By withholding the information,  the school district helped the teachers' union.  They also transferred the burden from the side arguing for secrecy to the side seeking access to what is supposed to be public information. No politicians intervened to order the disclosure and, other than fight it out in court, McLeod's only alternative would have been to go to court to seek an order compelling the school district to abide by the law.

Put in an ATIP

The teachers' episode is another good example of the institutional bias within the public service against public disclosure of information. That's something noted in Monday's post.  The provincial access law starts from the premise the public has a right to information except in the specific and limited conditions set out in the access law itself.   The provincial public service operates with a different view:  information is secret and can only be disclosed if allowed by the access law.

But even then,  officials use a fictitious term - "non-responsive" - to hide information they can;t find a legitimate reason to exclude.  In at least one case - in natural resources - access co-ordinators have bizarrely started to claim their illegal deletions are allowed under the access law.  The province's access commissioner has even issued guidance to access co-ordinators that justifies their use of  illegal deletions simply because there is a long-standing tradition of doing so.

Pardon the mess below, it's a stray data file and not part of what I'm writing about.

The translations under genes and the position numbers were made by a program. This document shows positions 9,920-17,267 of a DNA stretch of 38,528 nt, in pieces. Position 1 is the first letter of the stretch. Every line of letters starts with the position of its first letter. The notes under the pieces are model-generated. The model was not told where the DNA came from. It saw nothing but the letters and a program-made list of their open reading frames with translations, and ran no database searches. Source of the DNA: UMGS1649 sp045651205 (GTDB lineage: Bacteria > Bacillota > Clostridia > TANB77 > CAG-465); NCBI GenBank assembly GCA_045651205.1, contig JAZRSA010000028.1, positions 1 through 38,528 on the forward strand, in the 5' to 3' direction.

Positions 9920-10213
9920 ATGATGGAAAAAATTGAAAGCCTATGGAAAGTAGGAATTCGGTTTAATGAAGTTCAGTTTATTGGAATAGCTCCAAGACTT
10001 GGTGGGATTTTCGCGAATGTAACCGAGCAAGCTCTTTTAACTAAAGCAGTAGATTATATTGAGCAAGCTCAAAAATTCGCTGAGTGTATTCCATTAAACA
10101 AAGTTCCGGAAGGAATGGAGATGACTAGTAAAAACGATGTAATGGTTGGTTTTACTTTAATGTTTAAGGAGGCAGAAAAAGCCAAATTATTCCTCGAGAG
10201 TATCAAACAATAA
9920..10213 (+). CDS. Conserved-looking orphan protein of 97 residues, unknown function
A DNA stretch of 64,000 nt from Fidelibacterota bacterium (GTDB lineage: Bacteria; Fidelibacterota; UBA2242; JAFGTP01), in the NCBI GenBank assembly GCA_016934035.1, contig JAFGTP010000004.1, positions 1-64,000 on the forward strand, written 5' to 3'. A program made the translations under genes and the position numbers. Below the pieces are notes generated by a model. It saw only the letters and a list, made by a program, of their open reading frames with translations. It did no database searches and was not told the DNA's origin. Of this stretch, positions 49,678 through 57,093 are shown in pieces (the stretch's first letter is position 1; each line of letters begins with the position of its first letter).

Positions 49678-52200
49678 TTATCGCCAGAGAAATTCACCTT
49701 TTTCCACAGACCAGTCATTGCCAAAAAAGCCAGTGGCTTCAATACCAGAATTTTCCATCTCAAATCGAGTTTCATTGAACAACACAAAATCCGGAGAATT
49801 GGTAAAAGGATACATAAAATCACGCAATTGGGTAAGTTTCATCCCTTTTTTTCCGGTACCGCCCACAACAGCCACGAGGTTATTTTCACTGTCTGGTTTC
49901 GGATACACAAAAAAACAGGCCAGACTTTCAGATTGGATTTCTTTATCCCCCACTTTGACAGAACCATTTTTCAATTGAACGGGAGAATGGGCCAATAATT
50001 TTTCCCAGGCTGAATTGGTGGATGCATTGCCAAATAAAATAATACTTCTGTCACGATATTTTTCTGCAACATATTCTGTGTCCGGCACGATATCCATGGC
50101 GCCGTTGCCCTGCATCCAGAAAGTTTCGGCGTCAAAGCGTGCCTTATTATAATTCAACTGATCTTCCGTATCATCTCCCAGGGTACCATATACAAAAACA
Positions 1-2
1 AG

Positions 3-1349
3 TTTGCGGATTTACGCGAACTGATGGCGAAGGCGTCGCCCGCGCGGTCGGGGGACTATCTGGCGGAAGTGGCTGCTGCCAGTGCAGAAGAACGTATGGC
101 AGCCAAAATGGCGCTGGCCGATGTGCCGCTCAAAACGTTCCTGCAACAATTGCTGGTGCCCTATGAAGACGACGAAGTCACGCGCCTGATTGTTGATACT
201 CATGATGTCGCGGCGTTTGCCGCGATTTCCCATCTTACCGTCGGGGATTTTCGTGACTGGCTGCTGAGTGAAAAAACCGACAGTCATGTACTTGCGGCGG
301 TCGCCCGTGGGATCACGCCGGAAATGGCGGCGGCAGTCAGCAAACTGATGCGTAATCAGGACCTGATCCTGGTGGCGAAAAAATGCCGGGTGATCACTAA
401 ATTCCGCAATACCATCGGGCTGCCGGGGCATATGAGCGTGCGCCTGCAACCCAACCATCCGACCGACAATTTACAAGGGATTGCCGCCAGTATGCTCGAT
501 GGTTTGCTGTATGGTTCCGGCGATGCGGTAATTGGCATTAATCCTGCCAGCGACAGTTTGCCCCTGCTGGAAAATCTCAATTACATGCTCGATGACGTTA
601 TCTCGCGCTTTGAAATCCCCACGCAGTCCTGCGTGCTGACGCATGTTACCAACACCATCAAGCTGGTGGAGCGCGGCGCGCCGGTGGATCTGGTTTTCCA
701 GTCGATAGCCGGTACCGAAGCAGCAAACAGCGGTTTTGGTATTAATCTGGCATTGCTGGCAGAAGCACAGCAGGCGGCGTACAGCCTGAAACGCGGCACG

The bias toward secrecy comes out in other ways, like the advice the bureaucrats give politicians.  One of their favourites is argue that they can only release information if a person submits a request under the access law. That was a standard position under the Conservatives but the new Liberal crowd routinely say the same thing:  we can only release information if you submit an access request. That's pretty odd for a bunch who got elected as being committed to openness and transparency.

It isn't true and that's why it stands out on top of the Liberal commitment  not to hide information. Cabinet ministers can decide what information to release on their own.  Even the privacy law in Newfoundland and Labrador allows for disclosure of personal information in the public interest.  The only reason new Liberal cabinet ministers would be using the old line about "submit an ATIP" is if they got it as part of their formal briefings.